The skilled acrobats and contortionists of the National Acrobats of the People’s Republic of China earned roaring rounds of applause from the audience after their intricate acts, each more complicated than the previous one.
On Saturday night, the show, titled “Cirque Peking,” transported its viewers from the Staller Center Main Stage to a world where incredible feats were not just dreamlike, but also a reality.
The stage was drenched in lights; bright hues of reds, oranges, blues and greens enhanced the show by adding another eye-catching element for the audience to admire. The complicated stunts and glowing lights made the talented performers turn into doll-like figures that carried out the tricks with seemingly effortless ease and perfection.
The show opened with an act titled “Drum Girls.” Music that was loud enough to be felt filled the concert hall as the audience watched in anticipation for the first act to begin.
The stage was suddenly filled with flexible girls dressed in radiant red costumes, all carrying large drums with a sun-like pattern on the center. The girls spun the drums on their feet so fast that the pattern on the drums became dizzying and hypnotic to the audience.
During the middle of the first half, the lights dimmed for a short duration of time and reappeared to vaguely show the outline of what appeared to be a center platform with a bird’s nest symmetrically on either side.
The sounds of a rainstorm filled the concert hall as a contortionist in a human-sized neon green slinky bent her body in ways that made it unclear if she had bones or not. Her outfit sparkled in the spotlight as she gave a coy smile to the audience.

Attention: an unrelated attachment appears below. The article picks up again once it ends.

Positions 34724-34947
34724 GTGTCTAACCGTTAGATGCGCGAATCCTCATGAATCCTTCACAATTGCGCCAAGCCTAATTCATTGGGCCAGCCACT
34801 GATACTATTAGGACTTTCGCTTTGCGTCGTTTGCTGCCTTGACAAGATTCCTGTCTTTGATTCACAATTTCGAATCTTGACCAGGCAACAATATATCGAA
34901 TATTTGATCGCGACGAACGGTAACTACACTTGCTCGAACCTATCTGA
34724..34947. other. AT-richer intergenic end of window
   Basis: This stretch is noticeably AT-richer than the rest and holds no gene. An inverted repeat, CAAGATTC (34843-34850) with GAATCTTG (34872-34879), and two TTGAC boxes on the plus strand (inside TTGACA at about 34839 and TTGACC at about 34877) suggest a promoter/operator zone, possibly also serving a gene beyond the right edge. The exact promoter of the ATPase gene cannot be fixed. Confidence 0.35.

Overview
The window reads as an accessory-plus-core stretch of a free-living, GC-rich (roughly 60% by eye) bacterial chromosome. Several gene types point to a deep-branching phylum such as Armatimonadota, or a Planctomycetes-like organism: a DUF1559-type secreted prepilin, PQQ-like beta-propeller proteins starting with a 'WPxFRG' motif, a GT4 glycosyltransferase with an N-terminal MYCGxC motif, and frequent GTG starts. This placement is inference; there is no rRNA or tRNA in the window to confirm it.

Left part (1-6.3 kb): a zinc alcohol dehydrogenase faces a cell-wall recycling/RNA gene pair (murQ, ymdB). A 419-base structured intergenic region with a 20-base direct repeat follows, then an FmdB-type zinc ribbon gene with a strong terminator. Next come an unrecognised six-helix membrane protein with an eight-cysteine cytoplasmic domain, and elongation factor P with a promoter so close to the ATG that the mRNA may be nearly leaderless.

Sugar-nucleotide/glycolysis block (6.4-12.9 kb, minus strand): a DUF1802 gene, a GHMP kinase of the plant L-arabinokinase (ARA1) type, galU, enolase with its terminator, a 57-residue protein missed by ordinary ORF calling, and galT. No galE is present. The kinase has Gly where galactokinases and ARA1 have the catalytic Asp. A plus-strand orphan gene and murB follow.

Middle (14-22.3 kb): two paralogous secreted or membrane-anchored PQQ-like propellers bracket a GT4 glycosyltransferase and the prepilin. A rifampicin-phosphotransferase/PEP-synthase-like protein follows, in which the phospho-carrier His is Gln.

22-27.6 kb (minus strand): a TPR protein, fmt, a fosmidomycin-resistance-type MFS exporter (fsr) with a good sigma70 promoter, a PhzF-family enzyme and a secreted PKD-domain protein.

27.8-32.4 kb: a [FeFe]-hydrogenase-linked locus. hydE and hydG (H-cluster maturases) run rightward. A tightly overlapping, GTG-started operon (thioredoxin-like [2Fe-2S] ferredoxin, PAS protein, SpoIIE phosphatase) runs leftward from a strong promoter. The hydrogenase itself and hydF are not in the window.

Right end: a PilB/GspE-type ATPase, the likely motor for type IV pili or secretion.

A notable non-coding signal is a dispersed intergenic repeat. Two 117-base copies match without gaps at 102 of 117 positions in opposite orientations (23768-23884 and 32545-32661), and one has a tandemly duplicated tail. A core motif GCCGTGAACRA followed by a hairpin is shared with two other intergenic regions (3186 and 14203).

Krystyna Kuncer, an avid viewer of shows at the Staller Center remarked that the Solo Contortion act was her favorite of the night.
“Everything is beautiful” she said referring to the other acts “but it looks like she does not have bones,” Kuncer said in amazement.
Angelina Lantier sat in the front row with her family as she watched the acrobats perform. The four-year-old even got to excitedly shake the extended hand of one of the lions during the Little Lions act. Lantier declared one of her favorite performances of the night, saying “I liked the monkey king because one of the gentleman jumped through the highest ring” she said. “I like acrobats because they are so cool.”
The Director of the National Acrobats of the People’s Republic of China, Zhongtao Zhou, was able to provide insight to the typical life of a performer in the troupe.
While the performers were on stage, they remained unidentifiable. They acted as a unit to complete the acts despite the fact that they are quite different as people.
The members of the troupe range in age from as young as 14 to a maximum of 36. During the finale, each of the performers individual personality came alive as they thrilled the audience one last time.
According to Zhou, each member was chosen through an audition process. Many of those selected have began training to in acrobatics and contorting with the hopes of attaining a professional career at the age of six. Each member of the troupe practices between six and seven hours a day.
Zhou said, “When the performer can do all the tasks required during the rehearsal process, then they are ready.”
The troupe travels between three to six months out of the year and has amazed people globally. Their performances include stops in Mexico, Canada, The United States of America, Germany, Japan and Singapore.
While it may seem impossible with such an intense practice and performance schedule, Zhou assured that the members of the troupe have downtime. Performers are able to spend time with their families.